People are often curious how a homeschool graduation works. First things first, they are not one size fits all, so I can only speak for how our family has been doing this. Our evaluator works with Erie County Home Schoolers Diploma Association, a group that has been giving accredited diplomas since 1993. They offer general, academic, or honors diplomas. You can see the requirements for them here. Our sons have both earned over twenty credits for academic diplomas, squeezing in an extra English credit in 11th grade so that they could graduate a year early. The evaluator prepares a transcript of their high school studies and submits it to the diploma association, where they review the transcript and send the official diploma to the parents to sign and date. The parents can then either present it to their child or choose to attend the graduation ceremony in Erie to present it.
When Alex graduated in 2020, we did not live up here close to Erie, we were in the middle of house renovations/ packing to move, and my dad was in the hospital with Covid. As with so many other things in that not so brilliant year, we had to makeshift to celebrate. We ended up with an outdoor party at a state park in July. It rained torrents so there could be no games outside the pavilion. We all felt limp because we were saying good-bye to friends and loading our household goods the next day.
With Gregory’s graduation we opted for the cap and gown ceremony, especially when we discovered that his friend Sean will also be graduating. Gregory didn’t think a ceremony was necessary, but I am pretty sure he liked it.
Of the two hundred grads that graduated with ECHSDA this year, only twenty made the trip to the ceremony. There was some music, the commencement address, and then the parents each introduced their graduate and gave a short speech of blessing as they presented them with their diploma.
I started our speech to Gregory, and Gabe finished with the last half.
“In thinking back over your school years, I decided to zone in on reading, since that was the part we liked the most. It didn’t start so well, because even though you loved books, you wanted me to do the reading. I remember a lot of tears over those impossible reading lessons. I would let you run and play after phonics drills, and I would wonder how we would get past this hurdle.
It was in the second grade that reading clicked for you and after that you never quit- in the car, in the bathroom, behind the couch when it was time to do dishes, in bed with a flashlight…
It seemed that a crucial part of my job as your teacher was to supply you with reading material and keep track of the library books.
We went through many stages. There was the total absorption in the world of Redwall, when our backyard was littered with wooden swords and homemade capes. Then there was the Mysterious Benedict Society, when you started carrying a tin bucket of essential tools. After that you read The Hatchet and went into survival mode with your gear expanding into an enormous backpack.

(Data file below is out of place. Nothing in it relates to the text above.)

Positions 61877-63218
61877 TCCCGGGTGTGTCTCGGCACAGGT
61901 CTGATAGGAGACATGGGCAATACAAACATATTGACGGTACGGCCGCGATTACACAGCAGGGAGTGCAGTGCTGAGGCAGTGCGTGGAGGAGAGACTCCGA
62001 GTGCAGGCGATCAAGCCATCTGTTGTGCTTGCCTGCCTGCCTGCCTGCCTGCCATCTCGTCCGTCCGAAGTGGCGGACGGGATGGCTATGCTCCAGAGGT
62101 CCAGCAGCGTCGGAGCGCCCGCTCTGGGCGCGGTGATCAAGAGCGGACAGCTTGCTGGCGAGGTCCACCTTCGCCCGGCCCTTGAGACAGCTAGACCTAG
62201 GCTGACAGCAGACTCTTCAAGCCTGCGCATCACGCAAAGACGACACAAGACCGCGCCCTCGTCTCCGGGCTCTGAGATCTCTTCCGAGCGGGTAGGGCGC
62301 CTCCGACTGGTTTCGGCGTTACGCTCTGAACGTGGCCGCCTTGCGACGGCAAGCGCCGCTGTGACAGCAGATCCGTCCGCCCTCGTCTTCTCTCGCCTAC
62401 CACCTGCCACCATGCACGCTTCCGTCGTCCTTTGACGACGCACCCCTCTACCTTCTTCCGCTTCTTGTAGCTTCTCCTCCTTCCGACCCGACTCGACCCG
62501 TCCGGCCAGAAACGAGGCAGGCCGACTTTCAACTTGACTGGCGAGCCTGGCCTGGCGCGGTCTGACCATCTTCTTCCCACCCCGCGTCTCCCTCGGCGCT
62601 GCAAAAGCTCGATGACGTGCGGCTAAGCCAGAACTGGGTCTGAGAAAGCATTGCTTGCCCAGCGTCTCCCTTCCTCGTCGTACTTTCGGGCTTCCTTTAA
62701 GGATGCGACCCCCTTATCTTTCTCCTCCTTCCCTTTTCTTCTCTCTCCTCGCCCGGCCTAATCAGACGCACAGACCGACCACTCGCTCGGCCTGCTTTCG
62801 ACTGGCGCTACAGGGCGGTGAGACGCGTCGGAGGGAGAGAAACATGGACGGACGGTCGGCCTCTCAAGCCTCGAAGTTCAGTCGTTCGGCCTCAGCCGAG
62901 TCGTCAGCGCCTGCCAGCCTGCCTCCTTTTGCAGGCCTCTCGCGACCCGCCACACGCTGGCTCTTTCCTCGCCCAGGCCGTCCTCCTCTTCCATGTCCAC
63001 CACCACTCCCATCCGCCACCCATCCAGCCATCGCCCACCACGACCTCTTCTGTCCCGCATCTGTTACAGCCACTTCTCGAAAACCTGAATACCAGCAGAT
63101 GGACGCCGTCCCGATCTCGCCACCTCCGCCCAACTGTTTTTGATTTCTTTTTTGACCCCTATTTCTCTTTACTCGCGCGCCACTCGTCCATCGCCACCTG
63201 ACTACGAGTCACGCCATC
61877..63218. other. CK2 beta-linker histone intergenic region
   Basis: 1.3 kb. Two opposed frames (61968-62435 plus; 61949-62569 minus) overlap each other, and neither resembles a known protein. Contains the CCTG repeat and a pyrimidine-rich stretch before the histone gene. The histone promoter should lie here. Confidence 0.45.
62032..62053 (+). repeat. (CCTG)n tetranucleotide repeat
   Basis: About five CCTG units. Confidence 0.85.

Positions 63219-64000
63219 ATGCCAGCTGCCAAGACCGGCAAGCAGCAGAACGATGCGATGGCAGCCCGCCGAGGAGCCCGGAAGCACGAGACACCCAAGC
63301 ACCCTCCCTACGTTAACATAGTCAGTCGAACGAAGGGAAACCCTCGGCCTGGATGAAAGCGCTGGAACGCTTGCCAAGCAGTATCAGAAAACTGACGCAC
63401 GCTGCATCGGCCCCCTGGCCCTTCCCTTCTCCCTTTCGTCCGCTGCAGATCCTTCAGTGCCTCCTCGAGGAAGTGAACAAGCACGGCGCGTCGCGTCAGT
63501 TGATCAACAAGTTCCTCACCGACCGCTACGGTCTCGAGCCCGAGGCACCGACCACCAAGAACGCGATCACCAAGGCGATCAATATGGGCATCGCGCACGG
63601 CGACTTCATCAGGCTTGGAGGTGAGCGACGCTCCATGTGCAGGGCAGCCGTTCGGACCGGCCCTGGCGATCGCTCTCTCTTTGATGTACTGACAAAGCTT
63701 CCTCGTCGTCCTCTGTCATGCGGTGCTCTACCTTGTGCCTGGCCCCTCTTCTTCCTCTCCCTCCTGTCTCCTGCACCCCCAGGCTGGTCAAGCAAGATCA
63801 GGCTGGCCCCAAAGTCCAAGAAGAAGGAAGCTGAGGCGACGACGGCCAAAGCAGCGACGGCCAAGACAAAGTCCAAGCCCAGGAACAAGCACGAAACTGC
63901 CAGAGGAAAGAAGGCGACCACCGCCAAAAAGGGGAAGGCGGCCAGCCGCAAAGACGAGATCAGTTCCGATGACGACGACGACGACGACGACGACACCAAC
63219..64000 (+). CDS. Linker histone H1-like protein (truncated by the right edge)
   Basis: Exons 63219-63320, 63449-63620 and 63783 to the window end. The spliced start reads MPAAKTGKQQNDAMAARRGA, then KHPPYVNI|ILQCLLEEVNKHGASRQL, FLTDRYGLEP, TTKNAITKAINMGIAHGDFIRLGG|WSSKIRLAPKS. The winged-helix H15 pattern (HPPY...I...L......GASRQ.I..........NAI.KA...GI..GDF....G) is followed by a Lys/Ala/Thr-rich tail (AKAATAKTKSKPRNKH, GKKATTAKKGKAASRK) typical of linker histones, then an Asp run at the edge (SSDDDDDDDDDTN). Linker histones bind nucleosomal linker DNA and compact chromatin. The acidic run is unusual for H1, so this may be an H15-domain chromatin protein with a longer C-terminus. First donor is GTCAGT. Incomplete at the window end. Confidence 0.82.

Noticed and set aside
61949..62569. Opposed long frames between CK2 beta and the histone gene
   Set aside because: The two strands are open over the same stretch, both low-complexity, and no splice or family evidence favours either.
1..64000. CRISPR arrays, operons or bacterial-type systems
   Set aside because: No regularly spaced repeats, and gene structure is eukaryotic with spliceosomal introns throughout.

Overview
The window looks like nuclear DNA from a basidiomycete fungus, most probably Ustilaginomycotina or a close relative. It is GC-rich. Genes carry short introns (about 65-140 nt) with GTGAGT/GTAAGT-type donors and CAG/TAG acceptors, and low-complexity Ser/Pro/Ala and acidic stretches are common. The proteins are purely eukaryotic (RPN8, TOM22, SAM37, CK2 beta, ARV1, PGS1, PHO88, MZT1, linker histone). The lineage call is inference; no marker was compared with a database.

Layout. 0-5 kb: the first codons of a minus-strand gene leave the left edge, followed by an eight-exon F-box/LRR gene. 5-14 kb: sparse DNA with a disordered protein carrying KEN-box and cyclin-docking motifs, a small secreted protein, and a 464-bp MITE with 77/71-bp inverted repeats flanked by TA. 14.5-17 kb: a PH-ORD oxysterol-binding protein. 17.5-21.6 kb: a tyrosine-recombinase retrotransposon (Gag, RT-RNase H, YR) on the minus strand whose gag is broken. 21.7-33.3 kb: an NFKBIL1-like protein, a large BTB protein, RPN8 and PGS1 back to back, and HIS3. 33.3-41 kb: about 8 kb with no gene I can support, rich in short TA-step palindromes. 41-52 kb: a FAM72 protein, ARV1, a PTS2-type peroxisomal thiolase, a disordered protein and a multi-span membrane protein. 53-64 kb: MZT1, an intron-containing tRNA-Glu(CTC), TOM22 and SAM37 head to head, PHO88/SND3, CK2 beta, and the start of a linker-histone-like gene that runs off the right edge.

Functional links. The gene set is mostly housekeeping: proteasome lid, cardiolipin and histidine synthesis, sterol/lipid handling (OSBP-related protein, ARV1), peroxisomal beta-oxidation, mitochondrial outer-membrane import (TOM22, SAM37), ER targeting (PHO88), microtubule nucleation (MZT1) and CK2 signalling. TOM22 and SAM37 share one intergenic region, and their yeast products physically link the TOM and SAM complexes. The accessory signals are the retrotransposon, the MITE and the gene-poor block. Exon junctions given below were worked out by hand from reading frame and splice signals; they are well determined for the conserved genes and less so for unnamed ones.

Through the years you amused and annoyed the family with endless streams of fun facts that you gleaned from books of trivia. The trivia became more sophisticated when you discovered Malcolm Gladwell and Randall Monroe.
It has always been our goal for you to enjoy learning new things. We considered your education to be effective when we saw you explore new interests and teach yourself skills with DIY manuals, learning ancient arts such as blacksmithing and greenwood carving.
In the past two years, you have faced bigger obstacles than we ever could have imagined. By the grace of God you adapted and rose to the challenge with dual enrollment in Laurel Technical Institute. You worked long and late, occasionally submitting assignments with only minutes to spare before the deadline, and pulling hair in frustration sometimes. But you finished the year with plenty of credits to spare for graduation!
We are proud of you and excited to see where God will use your talents in life.”
For various reasons, this past year was a great challenge for Gregory and me. He struggled to focus because of the anti-convulsant drugs that he is taking to control the epilepsy. I mourned the loss of his razor-sharp concentration as I watched him struggle, but we persevered and he made it, even through Chemistry!
We celebrated this past weekend with Sean’s family here at our house. We have a long history with these friends (Bob and Shirley Kauffman), and there is nothing quite like that for good times! There was Chinese food for Saturday supper, frozen custard from the stand at the end of our road, tent sleeping for the boys and sunporch sleeping for the girls. We had lots of great conversation around the fire pit, an excess of snacks and drinks, and it was just lovely!